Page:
UN: Gaza humanitarian situation 'dire'
UN humanitarian chief Valerie Amos has expressed extreme concern at the situation in Gaza, describing a ceasefire as "vital".
She said the conflict meant 44% of Gaza was a no-go area for Palestinians, and residents were running out of food.
More than 710 Palestinians and 30 Israelis have been killed in the past 16 days of fighting, officials say.
Israel's ground operations and air strikes have continued, and more Hamas rockets have been fired into Israel.
Israel launched its military offensive on 8 July with the declared objective of stopping rocket fire from Gaza.
Speaking on Thursday, Valerie Amos said: "We have over 118,000 people now who are sheltering in UN schools... people are running out of food. Water is also a serious concern."
The situation in Gaza was "terrible" and "dire", she added.
The UN's Office for the Coordination of Humanitarian Affairs (OCHA) says a 1.9 mile (3km) wide strip, encompassing 44% of Gaza, has been designated as a no-go zone by the Israeli military.
While no-one denied Israel the right to defend itself, there was serious concern for the repercussions for civilians on the ground, said Baroness Amos.
Meanwhile, the US Federal Aviation Authority lifted a ban on US airlines flying into Tel Aviv, which came into force on Tuesday after a rocket landed about a mile (1.6km) away from Ben Gurion airport
However, several European airlines have continued to avoid landing in Tel Aviv.
Israeli PM Benjamin Netanyahu said on Thursday he regretted each Palestinian civilian death, but said they were "the responsibility of Hamas".
He was standing beside UK Foreign Secretary Philip Hammond, who said the cycle of violence had been triggered by Hamas "firing hundreds of rockets at Israeli towns and cities indiscriminately". Mr Hammond also emphasised that the UK was "gravely concerned by the ongoing heavy level of civilian casualties."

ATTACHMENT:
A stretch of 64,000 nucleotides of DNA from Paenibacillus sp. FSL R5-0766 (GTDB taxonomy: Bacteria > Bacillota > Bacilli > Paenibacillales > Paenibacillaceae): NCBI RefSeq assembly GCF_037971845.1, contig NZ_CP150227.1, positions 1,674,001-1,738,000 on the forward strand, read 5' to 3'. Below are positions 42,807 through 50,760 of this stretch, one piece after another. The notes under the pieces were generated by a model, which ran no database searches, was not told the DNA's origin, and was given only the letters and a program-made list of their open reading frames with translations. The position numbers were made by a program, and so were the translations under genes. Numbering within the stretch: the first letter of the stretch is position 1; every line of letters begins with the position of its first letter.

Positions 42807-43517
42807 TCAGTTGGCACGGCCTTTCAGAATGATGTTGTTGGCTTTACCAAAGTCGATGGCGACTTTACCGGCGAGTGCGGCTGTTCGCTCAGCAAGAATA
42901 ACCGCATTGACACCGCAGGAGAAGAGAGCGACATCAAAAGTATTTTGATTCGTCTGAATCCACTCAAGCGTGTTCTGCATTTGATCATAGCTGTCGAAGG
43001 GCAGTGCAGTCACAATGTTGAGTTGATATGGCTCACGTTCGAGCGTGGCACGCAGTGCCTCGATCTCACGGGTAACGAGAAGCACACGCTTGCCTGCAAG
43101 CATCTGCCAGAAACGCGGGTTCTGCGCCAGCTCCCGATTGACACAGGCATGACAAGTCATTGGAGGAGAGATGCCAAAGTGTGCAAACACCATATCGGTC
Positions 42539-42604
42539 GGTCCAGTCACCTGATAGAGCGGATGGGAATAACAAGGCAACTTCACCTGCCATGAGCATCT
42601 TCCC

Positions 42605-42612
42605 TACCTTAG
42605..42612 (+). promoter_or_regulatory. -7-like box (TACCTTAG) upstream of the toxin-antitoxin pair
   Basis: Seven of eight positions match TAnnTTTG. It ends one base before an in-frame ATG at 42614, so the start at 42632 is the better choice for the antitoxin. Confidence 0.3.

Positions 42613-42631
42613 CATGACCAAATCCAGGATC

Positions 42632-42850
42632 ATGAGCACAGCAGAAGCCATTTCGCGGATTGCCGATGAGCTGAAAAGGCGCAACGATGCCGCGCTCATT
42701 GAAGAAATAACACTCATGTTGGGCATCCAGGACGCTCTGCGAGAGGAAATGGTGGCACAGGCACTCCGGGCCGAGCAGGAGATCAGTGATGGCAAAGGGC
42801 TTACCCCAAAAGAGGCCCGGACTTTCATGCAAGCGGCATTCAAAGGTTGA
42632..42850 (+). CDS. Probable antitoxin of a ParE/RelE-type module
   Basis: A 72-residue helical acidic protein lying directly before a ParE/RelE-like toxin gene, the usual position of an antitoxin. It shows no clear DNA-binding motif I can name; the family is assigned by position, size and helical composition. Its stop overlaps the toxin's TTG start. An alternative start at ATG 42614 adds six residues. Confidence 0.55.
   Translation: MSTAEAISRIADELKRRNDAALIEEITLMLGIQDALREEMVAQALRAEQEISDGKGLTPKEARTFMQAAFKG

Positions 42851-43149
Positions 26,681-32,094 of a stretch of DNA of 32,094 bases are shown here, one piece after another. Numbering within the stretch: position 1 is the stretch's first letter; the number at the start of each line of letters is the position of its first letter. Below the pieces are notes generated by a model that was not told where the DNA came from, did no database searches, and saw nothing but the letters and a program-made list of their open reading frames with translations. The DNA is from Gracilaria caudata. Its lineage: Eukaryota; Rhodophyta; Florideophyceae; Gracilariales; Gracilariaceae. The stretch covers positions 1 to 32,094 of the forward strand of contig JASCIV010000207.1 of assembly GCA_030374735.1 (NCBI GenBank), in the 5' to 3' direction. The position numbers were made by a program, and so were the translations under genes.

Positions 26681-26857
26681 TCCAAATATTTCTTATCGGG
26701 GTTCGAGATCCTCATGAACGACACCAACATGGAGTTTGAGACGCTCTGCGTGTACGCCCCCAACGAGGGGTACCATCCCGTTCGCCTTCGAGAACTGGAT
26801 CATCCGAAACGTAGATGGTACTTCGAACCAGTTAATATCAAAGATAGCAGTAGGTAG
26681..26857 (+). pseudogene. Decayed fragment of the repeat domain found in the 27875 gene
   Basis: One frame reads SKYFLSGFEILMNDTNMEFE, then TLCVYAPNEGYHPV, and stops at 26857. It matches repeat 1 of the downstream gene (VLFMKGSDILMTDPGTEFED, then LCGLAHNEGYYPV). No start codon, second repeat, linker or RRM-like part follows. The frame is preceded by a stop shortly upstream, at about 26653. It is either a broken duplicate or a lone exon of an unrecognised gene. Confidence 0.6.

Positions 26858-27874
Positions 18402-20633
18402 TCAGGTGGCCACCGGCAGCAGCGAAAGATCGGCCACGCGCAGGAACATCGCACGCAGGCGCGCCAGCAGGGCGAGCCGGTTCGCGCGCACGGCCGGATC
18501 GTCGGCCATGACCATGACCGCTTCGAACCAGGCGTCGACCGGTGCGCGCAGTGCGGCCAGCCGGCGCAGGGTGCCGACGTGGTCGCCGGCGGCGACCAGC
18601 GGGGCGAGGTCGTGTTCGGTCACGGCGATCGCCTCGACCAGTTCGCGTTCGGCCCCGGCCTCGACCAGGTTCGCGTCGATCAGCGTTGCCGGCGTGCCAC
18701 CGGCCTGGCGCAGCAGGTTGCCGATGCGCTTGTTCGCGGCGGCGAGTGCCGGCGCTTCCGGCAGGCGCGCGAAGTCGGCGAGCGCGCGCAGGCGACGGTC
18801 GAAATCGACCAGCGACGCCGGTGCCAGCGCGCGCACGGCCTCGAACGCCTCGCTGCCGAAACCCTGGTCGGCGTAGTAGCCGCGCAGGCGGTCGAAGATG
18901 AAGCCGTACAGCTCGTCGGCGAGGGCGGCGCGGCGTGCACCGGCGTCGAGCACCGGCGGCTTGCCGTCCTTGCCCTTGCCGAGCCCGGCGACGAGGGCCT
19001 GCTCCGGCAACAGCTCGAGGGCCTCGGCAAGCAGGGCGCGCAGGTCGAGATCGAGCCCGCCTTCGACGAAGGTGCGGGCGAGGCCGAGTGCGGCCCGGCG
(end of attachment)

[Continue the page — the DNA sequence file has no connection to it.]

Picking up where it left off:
The Israeli leader was deeply critical of a vote by the UN Human Rights Council for an official investigation into alleged war crimes in Gaza, describing the decision as "grotesque" and "a travesty of justice".
'Lift the blockade'
Meanwhile, Khaled Meshaal, leader of Islamist militant group Hamas, said there could be no ceasefire to ease the conflict in Gaza without an end to Israel's blockade.
"We will not accept any initiative that does not lift the blockade on our people and that does not respect their sacrifices," he said.
Israel imposed restrictions on the Gaza Strip in 2006 after Hamas abducted Israeli soldier Gilad Shalit. The measures were tightened by Israel and Egypt in 2007 after Hamas ousted rival Fatah and forcibly took control in Gaza after winning elections the year before.
Hamas and Fatah announced a reconciliation deal in April, but the move was condemned by Israel which regards Hamas as a terrorist group.
Israel's Science Minister Yaakov Peri told Israeli web portal Walla that he did not see a ceasefire in the coming days, as the Israel Defence Forces (IDF) needed more time to dismantle Hamas' underground tunnel network.
There have been hundreds of rocket attacks on Israel, and Israeli air strikes on Gaza, since the Israeli offensive began.
Palestinian medical sources say the death toll rose to more than 710 on Thursday.
Israel says 32 soldiers and two Israeli civilians have been killed since 8 July.
A Thai worker was also killed when a rocket fired from Gaza landed near the southern Israeli city of Ashkelon on Wednesday.
UN Secretary General Ban Ki-moon expressed "outrage and regret" at rockets which were placed inside a UN-run school in Gaza.
"Those responsible are turning schools into potential military targets, and endangering the lives of innocent children," Mr Ban's spokesperson said in a statement on Wednesday.